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This page pertains to UD version 2.

obj: direct object

The direct object of a verb is the noun phrase that denotes the entity acted upon. Most often the direct object is in the accusative case but there are verbs that require their objects be in other cases (except for nominative and vocative).

Accusative example:

Koupil jsem auto . \n Bought I-have car .
obj(Koupil, auto)
obj(Bought, car)

Genitive example:

Cením si vaší pomoci . \n I-appreciate REFLEX your help .
obj(Cením, pomoci)
obj(I-appreciate, help)

Dative example:

Čelíme velkým problémům . \n We-face big problems .
obj(Čelíme, problémům)
obj(We-face, problems)

Instrumental example:

Univerzita nedisponuje takovým rozpočtem . \n University does-not-have-at-disposal such budget .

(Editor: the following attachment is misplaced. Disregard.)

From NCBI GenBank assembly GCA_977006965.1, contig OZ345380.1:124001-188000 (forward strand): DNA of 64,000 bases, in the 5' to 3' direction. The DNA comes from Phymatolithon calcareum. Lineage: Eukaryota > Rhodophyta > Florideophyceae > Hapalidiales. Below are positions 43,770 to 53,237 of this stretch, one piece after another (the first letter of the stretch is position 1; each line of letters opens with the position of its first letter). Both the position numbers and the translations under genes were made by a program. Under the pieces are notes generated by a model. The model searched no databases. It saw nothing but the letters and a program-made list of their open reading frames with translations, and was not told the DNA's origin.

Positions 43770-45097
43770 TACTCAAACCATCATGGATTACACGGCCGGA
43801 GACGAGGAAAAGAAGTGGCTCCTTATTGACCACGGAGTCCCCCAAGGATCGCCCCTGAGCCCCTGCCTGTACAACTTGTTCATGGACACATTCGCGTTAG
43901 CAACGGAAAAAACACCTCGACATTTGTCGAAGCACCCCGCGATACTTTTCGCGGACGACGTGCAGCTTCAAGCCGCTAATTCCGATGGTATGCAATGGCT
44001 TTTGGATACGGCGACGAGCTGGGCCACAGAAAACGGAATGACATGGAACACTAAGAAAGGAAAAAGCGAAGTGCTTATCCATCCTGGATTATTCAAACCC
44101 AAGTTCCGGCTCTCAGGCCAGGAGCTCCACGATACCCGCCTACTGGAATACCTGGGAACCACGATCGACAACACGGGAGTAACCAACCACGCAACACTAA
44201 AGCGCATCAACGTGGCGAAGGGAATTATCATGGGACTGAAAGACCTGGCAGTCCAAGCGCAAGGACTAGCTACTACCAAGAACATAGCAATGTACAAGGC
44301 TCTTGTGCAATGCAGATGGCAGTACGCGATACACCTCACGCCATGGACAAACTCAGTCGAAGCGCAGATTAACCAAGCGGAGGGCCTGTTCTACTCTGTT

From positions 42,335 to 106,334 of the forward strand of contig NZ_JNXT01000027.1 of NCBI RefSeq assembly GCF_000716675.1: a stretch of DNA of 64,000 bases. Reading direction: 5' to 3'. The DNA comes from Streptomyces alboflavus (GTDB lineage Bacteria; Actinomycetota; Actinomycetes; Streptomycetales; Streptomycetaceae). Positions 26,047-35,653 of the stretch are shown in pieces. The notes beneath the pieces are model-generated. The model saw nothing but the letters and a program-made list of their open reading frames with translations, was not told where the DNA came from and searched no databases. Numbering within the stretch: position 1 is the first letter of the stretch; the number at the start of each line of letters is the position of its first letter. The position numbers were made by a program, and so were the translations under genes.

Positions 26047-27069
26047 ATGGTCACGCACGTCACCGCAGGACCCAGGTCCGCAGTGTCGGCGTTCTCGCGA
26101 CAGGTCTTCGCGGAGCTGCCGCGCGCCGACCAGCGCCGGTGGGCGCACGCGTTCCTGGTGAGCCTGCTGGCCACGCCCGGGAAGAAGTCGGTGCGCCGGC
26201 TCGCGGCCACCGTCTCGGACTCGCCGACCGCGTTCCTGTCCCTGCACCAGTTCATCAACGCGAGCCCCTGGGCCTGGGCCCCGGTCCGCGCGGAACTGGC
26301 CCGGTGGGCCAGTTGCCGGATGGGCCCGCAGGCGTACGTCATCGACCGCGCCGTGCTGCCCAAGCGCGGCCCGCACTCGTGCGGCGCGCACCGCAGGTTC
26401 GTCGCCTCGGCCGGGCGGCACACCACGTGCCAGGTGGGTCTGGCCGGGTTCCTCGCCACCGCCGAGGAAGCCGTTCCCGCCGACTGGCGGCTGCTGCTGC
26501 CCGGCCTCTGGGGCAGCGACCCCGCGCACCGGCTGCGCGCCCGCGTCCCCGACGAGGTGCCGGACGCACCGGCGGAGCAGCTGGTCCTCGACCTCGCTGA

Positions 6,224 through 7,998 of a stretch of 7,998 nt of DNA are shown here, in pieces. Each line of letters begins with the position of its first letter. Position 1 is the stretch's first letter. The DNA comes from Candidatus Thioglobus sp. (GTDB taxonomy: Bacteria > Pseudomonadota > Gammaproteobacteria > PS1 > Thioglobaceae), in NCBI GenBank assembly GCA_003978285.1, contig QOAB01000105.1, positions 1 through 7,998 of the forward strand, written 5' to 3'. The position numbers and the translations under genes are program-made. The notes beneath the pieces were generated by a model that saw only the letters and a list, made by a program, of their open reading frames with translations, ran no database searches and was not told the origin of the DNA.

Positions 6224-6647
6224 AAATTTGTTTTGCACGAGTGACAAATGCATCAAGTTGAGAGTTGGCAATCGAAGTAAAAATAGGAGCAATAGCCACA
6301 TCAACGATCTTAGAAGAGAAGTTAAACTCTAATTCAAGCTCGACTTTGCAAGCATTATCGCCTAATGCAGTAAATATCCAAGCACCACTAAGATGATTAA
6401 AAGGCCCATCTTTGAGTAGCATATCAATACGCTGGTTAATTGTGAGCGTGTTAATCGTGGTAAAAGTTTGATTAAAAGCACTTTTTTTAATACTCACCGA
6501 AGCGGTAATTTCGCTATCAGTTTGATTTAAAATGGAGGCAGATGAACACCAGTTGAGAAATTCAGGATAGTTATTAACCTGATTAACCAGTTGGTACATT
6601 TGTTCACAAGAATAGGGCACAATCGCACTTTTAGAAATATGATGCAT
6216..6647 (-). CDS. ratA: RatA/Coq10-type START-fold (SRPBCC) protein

obj(nedisponuje, rozpočtem)
obj(does-not-have-at-disposal, budget)

In general, if there is just one object, it should be labeled obj, regardless of the morphological case or semantic role that it bears. If there are two or more objects, one of them should be obj and the others should be iobj. In such cases it is necessary to decide what is the most directly affected object (patient). The one exception is when there is a clausal complement. Then the clausal complement is regarded as a “clausal direct object” and an object nominal will be an iobj.


Prague Dependency Treebank

The manual annotation of the PDT does not distinguish direct and indirect objects. Therefore most non-clausal dependents labeled Obj in PDT are currently labeled obj in the converted data, even if it results in two or more direct objects attached to one verb. Occasionally a heuristic was used: if there are two objects, one of them accusative and the other dative, then the former is obj and the latter iobj. But such heuristics do not cover all possible objects, and even ditransitive verbs may occur without one of their objects because of ellipsis. In future, the valency lexicon Vallex could be used to identify the main object.

obj in other languages: [u]